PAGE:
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Rutgers Men’s Soccer Coaching Search An Important One For AD Pat Hobbs

The program was once the shining star for the athletics department, but has fallen on hard times in recent years


If you have followed Rutgers sports for decades like I have, and there are many alumni and fans who have done so for much longer than I, you know the answer to which athletics program was the most successful of any from the late eighties to the mid-nineties. It wasn’t football, who had wins over Penn State and Michigan State during this time period and won the first Big East game ever played. It wasn’t men’s basketball, which made the NCAA Tournament twice and were both Atlantic 10 regular season and tournament champions once. Women’s basketball made the NCAA Tournament every single season during this time period, including a Sweet Sixteen and Elite Eight appearance, but was only the second most successful program on the banks at this time. The top program during this period was without a doubt, the men’s soccer program. For those like me that love the beautiful game, it was a special time to be a Rutgers fan.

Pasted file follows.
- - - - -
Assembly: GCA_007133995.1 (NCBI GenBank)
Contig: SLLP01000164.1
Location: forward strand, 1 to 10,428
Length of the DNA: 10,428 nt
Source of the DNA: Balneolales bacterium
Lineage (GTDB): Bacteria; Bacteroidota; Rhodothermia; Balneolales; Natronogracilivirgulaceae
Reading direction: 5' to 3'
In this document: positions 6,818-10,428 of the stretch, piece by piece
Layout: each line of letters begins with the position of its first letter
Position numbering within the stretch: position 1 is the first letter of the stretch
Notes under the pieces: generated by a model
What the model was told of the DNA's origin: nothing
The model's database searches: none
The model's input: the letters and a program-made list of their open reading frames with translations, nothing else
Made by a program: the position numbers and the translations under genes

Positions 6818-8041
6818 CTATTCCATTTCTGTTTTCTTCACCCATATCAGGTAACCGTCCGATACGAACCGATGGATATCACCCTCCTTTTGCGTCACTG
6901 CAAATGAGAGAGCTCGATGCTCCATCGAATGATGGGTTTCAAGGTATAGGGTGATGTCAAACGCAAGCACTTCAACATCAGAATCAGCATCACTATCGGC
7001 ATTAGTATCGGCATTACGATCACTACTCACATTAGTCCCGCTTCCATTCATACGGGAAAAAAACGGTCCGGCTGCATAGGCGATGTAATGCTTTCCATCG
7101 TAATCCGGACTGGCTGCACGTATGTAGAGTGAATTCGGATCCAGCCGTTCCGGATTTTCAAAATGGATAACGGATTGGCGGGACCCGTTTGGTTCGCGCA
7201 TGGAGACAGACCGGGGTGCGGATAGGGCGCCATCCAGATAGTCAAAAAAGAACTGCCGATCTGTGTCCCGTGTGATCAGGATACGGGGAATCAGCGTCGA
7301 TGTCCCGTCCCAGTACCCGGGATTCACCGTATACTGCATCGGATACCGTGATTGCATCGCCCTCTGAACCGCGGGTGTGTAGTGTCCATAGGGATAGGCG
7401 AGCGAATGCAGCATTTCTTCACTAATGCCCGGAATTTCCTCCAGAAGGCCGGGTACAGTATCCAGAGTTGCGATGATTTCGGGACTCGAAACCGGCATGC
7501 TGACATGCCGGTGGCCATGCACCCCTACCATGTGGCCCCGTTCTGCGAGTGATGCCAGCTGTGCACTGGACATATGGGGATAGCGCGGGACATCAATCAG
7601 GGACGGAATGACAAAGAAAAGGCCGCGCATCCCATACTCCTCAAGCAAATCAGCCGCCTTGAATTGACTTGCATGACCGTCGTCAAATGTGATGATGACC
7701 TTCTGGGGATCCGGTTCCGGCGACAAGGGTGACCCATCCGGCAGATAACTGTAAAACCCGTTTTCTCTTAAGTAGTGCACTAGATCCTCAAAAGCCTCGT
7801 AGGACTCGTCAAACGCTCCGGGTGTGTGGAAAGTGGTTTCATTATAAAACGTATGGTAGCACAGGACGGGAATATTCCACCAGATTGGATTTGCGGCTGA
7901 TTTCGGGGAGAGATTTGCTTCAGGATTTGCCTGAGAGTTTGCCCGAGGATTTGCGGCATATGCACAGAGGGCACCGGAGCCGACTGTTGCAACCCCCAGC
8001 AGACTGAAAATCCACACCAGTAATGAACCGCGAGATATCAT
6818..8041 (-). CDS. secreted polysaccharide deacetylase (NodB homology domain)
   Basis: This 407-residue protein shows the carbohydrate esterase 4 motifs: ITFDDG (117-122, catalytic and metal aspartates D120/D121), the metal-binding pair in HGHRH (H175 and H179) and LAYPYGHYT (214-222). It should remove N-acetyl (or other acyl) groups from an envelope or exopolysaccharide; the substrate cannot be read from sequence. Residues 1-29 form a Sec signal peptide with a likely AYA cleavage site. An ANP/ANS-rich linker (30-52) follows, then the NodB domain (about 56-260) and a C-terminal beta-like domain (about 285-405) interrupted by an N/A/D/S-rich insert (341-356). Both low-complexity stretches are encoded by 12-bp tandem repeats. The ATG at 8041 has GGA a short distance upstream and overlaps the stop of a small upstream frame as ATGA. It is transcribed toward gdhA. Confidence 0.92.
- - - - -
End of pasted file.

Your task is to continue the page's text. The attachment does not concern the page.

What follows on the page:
Former head coach Bob Reasso came to Rutgers in 1981 and turned the program into the most consistent winner there was on the Banks for a better part of two decades. He produced winning seasons in his first 21 years on the job and didn’t have a losing campaign until 2004, his 24th season. However, it was a run beginning in 1989 that elevated Rutgers men’s soccer into national prominence and established the program as a legitimate powerhouse of the sport for several years.

The Scarlet Knights went to three Final Fours in six years (1989, 1990, 1994) and Reasso was named national coach of the year in 1990 after RU upset the undefeated and top team in the country, Evansville, in the national semifinals. Rutgers ended up losing the national championship game in heartbreaking fashion, falling to UCLA in a shootout 4-3 after 150 minutes of play on the pitch.

I went to see Rutgers play often during those years growing up as a kid playing soccer and it was like watching rock stars in cleats back in those days. They drew large crowds and it led to Yurcak Field being built, which opened in 1994.